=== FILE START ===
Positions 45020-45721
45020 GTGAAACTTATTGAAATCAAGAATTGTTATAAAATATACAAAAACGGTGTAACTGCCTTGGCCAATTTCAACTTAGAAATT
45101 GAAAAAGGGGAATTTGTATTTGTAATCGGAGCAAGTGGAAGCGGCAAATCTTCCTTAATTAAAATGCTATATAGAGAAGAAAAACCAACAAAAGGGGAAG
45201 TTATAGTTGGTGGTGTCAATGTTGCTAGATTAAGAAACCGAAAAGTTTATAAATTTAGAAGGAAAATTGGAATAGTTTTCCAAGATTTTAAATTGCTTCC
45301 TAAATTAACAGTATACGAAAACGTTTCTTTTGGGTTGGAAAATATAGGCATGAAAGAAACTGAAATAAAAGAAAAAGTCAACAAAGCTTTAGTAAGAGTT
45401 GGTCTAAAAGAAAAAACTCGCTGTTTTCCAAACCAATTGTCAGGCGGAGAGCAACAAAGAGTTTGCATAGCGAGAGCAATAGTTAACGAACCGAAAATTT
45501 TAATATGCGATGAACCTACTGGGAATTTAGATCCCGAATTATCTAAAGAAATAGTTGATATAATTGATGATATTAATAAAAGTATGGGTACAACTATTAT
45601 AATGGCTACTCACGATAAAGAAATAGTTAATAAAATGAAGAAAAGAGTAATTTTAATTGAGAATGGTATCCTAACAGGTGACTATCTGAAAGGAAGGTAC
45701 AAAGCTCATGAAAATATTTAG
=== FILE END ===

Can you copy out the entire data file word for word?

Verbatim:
Positions 45020-45721
45020 GTGAAACTTATTGAAATCAAGAATTGTTATAAAATATACAAAAACGGTGTAACTGCCTTGGCCAATTTCAACTTAGAAATT
45101 GAAAAAGGGGAATTTGTATTTGTAATCGGAGCAAGTGGAAGCGGCAAATCTTCCTTAATTAAAATGCTATATAGAGAAGAAAAACCAACAAAAGGGGAAG
45201 TTATAGTTGGTGGTGTCAATGTTGCTAGATTAAGAAACCGAAAAGTTTATAAATTTAGAAGGAAAATTGGAATAGTTTTCCAAGATTTTAAATTGCTTCC
45301 TAAATTAACAGTATACGAAAACGTTTCTTTTGGGTTGGAAAATATAGGCATGAAAGAAACTGAAATAAAAGAAAAAGTCAACAAAGCTTTAGTAAGAGTT
45401 GGTCTAAAAGAAAAAACTCGCTGTTTTCCAAACCAATTGTCAGGCGGAGAGCAACAAAGAGTTTGCATAGCGAGAGCAATAGTTAACGAACCGAAAATTT
45501 TAATATGCGATGAACCTACTGGGAATTTAGATCCCGAATTATCTAAAGAAATAGTTGATATAATTGATGATATTAATAAAAGTATGGGTACAACTATTAT
45601 AATGGCTACTCACGATAAAGAAATAGTTAATAAAATGAAGAAAAGAGTAATTTTAATTGAGAATGGTATCCTAACAGGTGACTATCTGAAAGGAAGGTAC
45701 AAAGCTCATGAAAATATTTAG